Question: I have a serious medical problem that means I cannot be vaccinated, does that mean I have to accept having no social life in France for the foreseeable future?
The French government has been clear that one of the intentions of the health passport is to push people into getting the vaccine, and therefore life is set to get more complicated for the unvaccinated.
The general principle of the health pass is that activities like working (with the exception of certain professions) and commuting do not need a health pass, but for anything fun like getting dinner and drinks with friends, going to the theatre or cinema or getting a train to another part of France the passport is required.
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If you are not fully vaccinated you can still use the health passport – but unless you have proof that you have recovered from Covid in the past six months, you face getting Covid tests 72 hours before you want to go to a café, restaurant, museum or tourist site.
But what about those who might want to be vaccinated but cannot for medical reasons?
The Decree that enshrined the health passport into law does contain provision for those who cannot be vaccinated.
It is possible to obtain a certificate from your doctor declaring your status as unvaccinated for medical reasons – but only if you fit one of the conditions outlined in the decree.
Those who fit these criteria can obtain an attestation de contre-indication from their doctor, which can be presented instead of the health pass.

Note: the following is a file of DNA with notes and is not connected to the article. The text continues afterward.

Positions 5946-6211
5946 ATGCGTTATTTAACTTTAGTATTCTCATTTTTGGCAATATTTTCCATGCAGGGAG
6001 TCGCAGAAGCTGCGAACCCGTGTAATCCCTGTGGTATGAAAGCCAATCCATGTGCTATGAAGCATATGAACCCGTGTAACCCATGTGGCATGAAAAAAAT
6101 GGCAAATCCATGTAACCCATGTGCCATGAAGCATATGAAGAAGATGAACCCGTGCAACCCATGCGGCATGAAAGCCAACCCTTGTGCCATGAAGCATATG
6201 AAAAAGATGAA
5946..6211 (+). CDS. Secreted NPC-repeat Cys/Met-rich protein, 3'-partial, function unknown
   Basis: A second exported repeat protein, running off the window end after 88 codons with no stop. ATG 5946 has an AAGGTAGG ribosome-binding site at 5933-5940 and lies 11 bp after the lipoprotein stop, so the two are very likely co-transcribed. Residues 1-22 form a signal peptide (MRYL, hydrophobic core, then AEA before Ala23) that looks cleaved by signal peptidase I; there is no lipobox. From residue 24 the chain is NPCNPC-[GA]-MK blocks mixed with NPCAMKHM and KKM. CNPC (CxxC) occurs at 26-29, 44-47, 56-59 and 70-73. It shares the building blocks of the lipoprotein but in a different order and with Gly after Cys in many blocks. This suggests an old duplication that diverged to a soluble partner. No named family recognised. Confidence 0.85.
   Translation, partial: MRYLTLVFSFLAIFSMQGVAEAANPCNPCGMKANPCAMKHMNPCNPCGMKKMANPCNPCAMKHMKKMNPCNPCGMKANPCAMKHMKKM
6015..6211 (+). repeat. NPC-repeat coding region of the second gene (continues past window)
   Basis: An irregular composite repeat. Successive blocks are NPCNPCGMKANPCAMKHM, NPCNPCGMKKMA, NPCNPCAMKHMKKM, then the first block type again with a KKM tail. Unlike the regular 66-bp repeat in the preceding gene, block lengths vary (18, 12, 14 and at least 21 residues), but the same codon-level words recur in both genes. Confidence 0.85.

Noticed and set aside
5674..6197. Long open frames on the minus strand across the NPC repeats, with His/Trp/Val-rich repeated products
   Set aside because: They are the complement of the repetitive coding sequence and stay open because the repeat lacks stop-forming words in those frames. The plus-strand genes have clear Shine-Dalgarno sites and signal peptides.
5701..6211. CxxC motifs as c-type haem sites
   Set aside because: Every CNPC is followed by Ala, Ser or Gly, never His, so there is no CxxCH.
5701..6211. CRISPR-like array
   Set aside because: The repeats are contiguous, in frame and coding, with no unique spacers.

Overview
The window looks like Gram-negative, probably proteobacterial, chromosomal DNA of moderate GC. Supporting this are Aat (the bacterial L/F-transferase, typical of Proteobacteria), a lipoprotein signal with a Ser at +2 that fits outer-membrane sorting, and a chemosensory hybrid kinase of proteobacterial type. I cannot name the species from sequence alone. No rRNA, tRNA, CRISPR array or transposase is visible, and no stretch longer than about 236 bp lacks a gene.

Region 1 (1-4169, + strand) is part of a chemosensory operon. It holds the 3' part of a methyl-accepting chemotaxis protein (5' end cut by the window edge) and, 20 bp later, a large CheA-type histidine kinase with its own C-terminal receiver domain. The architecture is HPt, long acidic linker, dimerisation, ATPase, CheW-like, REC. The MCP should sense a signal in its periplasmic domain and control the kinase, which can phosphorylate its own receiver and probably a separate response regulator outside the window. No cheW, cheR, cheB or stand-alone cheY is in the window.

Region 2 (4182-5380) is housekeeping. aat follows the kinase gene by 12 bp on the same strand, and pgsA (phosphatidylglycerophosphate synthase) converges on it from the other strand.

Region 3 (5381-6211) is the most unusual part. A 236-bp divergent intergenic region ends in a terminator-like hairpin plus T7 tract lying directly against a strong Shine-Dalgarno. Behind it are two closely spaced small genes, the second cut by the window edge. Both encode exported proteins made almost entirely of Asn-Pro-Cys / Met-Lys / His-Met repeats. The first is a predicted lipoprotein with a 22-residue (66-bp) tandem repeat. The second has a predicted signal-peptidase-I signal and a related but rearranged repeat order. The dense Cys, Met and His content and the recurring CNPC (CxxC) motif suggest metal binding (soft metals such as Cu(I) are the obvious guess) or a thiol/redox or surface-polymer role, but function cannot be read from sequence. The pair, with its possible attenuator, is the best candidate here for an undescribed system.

The French government information site says that the medical certificate option will ‘soon’ be included in the TousAntiCovid app, but for now will need to be shown on paper or in a digital format, but not in the app.
The conditions outlined by the decree to qualify for this are;
- A documented history of allergy to one of the components of the vaccines
- Anaphylaxis of at least grade 2 after the first dose injection
- A documented history of capillary leakage problems
- History of pediatric multi-systemic inflamatory syndrome after suffering from Covid
- A recommendation following a multi-disciplinary medical consultation not to administer a second dose following a severe reaction to the first dose eg myrocarditis, Guillan-Barré syndrome
There are also some conditions that have a temporary medical contra-indication
- Treatment with anti-SARS-CoV-2 monoclonal antibodies
- Myocarditis or pericarditis that occurred prior to vaccination and is still evolving
For people with severely compromised immune systems such as cancer patients the general advice is to get vaccinated, and they will often be given a third dose of the vaccine in order to ensure adequate protection.
Pregnant women are advised to get the vaccination, indeed the pregnant cabinet minister Olivia Gregoire was recently vaccinated live on TV by her colleague Olivier Véran in order to highlight the need for mothers-to-be to get vaccinated.
This article is not intended as a substitute for medical advice – if you are in any doubt about whether you should get vaccinated, or have concerns about side effects, you should of course consult your doctor.